April 4, 2014
Contact: Ben Klein, NCL Communications, (202) 835-3323, firstname.lastname@example.org
Washington, DC – Yesterday at a hearing of the Occupational Health and Safety Administration (OSHA), the National Consumers League (NCL), the nation’s pioneering consumer and worker advocacy organization supported OSHAs proposal to better protect workers from the dangers of silica dust.
NCL cited OSHA data that an estimated 2.2 million American workers are exposed to silica dust every year, with about 1.8 million of those working in the construction industry. NCL’s Executive Director Sally Greenberg testified on the League's history of fighting for worker health and safety - for Women who made luminous watches exposed to toxic radium in the 1920s and workers grinding buttons out of shells and inhaling dust day after day - in the 1913 era. Today's worked are exposed to silica dust when cutting, drilling, or grinding material. Exposure can lead to silicosis, as well as increased susceptibility to lung cancer, kidney disease, and autoimmune disorders. The current silica standards, adopted more than 40 years ago, are badly outdated, new proposed limits would reduce dust exposure for workers and prevent an estimated 1,600 new cases of silicosis annually.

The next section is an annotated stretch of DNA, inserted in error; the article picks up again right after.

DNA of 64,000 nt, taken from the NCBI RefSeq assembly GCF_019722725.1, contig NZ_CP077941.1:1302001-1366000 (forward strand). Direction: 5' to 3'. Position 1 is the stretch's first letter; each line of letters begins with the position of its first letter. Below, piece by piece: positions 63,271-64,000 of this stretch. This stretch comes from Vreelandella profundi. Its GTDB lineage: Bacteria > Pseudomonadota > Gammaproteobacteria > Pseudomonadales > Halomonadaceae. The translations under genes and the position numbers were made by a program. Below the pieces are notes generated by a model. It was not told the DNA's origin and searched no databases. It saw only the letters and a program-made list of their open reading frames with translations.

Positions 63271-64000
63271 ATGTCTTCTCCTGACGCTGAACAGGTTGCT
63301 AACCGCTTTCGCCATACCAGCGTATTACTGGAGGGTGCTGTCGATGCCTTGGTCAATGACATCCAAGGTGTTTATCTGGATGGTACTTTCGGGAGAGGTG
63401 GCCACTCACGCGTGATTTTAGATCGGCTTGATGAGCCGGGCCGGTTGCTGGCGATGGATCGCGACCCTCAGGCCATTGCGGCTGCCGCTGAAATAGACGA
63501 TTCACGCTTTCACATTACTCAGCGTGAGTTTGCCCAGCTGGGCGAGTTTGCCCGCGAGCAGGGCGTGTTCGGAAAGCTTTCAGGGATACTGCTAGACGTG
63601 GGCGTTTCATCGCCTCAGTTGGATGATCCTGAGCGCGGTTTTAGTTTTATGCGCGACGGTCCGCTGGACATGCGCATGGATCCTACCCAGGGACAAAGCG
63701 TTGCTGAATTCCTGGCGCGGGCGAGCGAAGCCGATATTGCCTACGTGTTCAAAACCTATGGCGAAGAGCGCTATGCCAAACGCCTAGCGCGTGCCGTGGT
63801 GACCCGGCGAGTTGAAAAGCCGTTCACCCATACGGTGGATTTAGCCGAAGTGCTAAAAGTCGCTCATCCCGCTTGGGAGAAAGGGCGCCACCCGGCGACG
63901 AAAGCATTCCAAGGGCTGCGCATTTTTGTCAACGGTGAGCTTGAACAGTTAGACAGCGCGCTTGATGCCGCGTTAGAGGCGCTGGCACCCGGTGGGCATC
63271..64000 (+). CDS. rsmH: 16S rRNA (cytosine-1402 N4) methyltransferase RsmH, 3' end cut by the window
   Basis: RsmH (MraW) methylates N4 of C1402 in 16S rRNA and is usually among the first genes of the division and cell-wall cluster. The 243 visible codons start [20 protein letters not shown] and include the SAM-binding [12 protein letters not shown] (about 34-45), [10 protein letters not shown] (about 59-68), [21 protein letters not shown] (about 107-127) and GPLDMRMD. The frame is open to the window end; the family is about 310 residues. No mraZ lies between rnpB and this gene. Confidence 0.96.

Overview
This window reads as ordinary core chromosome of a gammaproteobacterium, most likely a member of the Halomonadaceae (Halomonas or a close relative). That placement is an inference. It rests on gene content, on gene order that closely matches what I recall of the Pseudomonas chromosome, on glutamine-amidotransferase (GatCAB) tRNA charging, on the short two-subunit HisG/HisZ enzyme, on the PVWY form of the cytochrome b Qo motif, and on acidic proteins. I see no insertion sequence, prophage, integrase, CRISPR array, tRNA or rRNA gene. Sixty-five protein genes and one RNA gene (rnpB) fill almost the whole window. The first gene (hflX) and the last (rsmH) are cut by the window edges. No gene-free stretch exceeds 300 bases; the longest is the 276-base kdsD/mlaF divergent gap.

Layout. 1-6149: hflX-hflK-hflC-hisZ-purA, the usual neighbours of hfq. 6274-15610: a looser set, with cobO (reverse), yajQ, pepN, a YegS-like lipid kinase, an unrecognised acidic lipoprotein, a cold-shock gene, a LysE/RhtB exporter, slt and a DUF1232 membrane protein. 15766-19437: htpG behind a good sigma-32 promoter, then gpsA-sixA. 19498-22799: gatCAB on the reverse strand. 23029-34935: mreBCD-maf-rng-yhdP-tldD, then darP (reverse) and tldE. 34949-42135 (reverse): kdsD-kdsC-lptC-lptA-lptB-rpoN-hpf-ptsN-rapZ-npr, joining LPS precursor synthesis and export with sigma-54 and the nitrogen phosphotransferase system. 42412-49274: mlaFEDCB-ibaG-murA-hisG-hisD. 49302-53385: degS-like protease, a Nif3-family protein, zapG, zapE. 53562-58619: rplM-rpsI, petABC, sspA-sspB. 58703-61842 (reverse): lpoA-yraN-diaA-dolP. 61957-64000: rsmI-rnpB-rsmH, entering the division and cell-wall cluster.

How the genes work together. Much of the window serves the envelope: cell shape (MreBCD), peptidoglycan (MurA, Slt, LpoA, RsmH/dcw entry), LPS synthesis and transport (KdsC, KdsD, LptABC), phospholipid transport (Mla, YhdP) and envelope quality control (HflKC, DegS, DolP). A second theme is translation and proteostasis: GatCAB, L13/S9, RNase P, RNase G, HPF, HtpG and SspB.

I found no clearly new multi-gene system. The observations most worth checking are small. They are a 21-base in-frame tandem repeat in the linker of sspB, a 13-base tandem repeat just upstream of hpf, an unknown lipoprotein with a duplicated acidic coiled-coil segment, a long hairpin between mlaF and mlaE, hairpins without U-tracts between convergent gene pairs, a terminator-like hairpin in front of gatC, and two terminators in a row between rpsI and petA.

The following may be attributed to Sally Greenberg, Executive Director of the National Consumers League:
We applaud OSHA for proposing a new standard limiting exposure to silica, a known carcinogen. As demonstrated by the extensive evidence compiled by the agency, the current standard is badly outdated and does not adequately protect workers from exposure.
We support a requirement for the employer to post a warning sign at each regulated area. This requirement would be consistent with OSHA’s other health standards that address toxic substances. The warning sign should be in languages appropriate for all workers on the site. When applicable, the sign should note that respiratory protection and protective clothing are required.
We urge OSHA to prohibit the use of silica sand for abrasive blasting. Many countries have banned the use of silica sand in abrasive blasting including Great Britain, Germany, Sweden and Belgium. These industrialized nations have demonstrated that the abrasive blasting process can done effectively without the use of sand. The U.S. Navy, the Air Force, the U.S. Coast Guard, and twenty-three state Departments of Transportation have banned the use of silica in abrasive blasting.
OSHA should explicitly state in the regulatory text that discriminating against a worker for exercising their rights is prohibited and will be deemed a violation of the standard.
About the National Consumers League
The National Consumers League, founded in 1899, is America’s pioneer consumer organization. Its mission is to protect and promote social and economic justice for consumers and workers in the United States and abroad. For more information, visit www.nclnet.org.